Point being, maybe this is life's way of helping her get through this fast, at an early age, rather than letting it control her for her entire life. Life's funny that way.
I say, don't switch her class, just talk to her about letting her fear go, and see how she handles it in the long run. You never know, by May, the phobia may be completely gone.
If she allows it complete control to the point where she lets it affect her grades, you may need to seek help for her. But don't allow her to let this fear control her. Help her come to terms with it, and rid herself of it. That will be better for her in the long run.



posted on Aug, 27 2013 @ 10:47 AM
link   
reply to post by Necrobile
 


see..90 percent of me feels the same way..I feel like maybe this is the test for her to move past this..but there is a small part of me that wonders if it is doing more psychological damage or damage to her education..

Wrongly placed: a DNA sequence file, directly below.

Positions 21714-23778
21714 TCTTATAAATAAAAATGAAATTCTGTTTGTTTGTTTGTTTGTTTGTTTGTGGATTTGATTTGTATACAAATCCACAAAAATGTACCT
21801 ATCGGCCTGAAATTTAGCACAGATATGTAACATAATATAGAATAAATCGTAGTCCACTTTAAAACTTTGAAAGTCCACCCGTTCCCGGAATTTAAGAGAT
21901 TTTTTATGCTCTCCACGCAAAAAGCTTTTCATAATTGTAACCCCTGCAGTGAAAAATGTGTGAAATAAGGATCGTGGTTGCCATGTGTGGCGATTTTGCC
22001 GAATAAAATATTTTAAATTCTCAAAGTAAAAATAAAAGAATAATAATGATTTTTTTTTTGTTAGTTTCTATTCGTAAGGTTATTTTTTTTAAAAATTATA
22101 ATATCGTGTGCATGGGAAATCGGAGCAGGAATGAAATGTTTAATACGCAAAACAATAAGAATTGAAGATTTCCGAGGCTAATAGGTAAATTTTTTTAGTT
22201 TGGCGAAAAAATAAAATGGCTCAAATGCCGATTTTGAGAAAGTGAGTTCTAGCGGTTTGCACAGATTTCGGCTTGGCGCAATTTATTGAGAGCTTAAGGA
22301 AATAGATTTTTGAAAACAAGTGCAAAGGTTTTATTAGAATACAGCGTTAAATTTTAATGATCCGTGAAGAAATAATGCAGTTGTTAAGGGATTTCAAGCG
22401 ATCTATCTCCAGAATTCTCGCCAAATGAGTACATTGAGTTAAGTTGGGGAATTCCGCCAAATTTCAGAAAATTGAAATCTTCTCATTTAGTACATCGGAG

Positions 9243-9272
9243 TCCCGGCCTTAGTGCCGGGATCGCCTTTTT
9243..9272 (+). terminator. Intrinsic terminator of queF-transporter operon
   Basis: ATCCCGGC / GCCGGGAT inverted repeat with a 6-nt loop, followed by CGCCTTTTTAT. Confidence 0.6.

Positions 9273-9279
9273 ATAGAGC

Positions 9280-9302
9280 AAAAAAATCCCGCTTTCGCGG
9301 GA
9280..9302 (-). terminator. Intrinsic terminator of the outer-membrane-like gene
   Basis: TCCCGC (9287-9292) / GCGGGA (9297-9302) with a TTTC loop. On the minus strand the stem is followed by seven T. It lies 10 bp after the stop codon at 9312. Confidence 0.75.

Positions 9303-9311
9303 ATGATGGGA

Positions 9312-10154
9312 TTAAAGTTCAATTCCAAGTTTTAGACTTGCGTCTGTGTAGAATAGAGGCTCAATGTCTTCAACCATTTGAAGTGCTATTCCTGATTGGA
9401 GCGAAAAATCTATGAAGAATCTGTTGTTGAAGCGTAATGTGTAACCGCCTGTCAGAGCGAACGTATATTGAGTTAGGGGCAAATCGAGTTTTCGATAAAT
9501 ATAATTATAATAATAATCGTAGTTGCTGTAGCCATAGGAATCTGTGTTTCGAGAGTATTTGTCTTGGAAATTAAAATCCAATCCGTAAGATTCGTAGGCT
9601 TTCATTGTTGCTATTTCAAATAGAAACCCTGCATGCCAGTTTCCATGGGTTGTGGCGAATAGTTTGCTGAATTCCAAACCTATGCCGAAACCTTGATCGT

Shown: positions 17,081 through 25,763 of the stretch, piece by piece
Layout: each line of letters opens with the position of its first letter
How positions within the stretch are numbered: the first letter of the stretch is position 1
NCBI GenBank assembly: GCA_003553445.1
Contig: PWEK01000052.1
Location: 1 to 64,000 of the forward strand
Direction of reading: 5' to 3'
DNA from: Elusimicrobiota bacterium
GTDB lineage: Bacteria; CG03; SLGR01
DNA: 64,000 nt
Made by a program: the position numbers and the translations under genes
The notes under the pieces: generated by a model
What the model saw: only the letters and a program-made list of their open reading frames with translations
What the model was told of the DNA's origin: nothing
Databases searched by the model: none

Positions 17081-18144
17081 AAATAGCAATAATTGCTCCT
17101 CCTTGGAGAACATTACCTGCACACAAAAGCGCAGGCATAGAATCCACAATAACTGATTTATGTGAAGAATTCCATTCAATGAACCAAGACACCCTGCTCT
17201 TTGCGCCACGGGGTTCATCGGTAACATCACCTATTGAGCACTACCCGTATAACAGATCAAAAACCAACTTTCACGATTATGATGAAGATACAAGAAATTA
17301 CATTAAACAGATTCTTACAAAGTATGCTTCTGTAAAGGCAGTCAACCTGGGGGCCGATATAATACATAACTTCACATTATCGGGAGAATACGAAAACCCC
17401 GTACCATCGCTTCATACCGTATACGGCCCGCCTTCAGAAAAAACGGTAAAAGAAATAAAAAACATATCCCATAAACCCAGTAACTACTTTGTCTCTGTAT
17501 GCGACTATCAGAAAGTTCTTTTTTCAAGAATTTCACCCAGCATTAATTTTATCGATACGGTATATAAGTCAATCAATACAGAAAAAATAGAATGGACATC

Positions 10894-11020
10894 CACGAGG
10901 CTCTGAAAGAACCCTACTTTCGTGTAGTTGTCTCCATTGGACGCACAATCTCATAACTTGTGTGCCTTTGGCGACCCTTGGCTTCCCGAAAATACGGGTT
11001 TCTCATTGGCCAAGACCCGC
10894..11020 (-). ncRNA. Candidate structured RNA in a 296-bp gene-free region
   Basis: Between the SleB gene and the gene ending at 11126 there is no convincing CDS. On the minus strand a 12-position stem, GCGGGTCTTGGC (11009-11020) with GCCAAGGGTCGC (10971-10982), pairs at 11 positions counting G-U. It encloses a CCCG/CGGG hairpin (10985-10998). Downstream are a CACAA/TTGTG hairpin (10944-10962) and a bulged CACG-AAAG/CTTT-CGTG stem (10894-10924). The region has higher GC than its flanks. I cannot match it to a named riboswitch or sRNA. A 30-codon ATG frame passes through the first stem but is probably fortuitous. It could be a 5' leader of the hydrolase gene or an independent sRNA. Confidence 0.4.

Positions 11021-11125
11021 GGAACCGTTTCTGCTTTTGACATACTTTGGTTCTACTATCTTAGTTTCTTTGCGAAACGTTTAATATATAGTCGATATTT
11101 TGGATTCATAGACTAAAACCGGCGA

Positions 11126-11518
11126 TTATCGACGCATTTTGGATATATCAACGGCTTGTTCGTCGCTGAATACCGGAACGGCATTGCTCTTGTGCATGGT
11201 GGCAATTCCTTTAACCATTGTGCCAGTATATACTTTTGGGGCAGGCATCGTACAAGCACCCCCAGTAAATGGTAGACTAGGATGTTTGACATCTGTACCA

I am not for sure how this came about..luckily I have had two very healthy girls that are rarely sick with anything..so, it's not like we are over here in our home dealing with flu every other week. The only thing I can think of is that one time while out shopping..this lady just fell over passed out and while on the way down she cut her head and blood was coming out and she started foaming at the mouth and choking. The employees rushed to her and emergency personnel were there in a jiff..even though we were standing right next to her when this happened I took the kids to the back of the store until the whole event was over and we left. Maybe something happened in her head..that caused this to be a phobia...I don't really know..we have never been around sick people..so I just don't understand this phobia.



posted on Aug, 27 2013 @ 10:47 AM
link   
reply to post by Neopan100
 


Working through her "issues" is the same as telling the boy not to puke and to work out his "issues". She can't help the way she feels anymore then he can stop vomiting.

Do they fill a class with spiders for kids that have arachnophobia?

My daughter starts Grade 2 this year and I would insist that they move her if that was an option.



posted on Aug, 27 2013 @ 10:49 AM
link   

Originally posted by Neopan100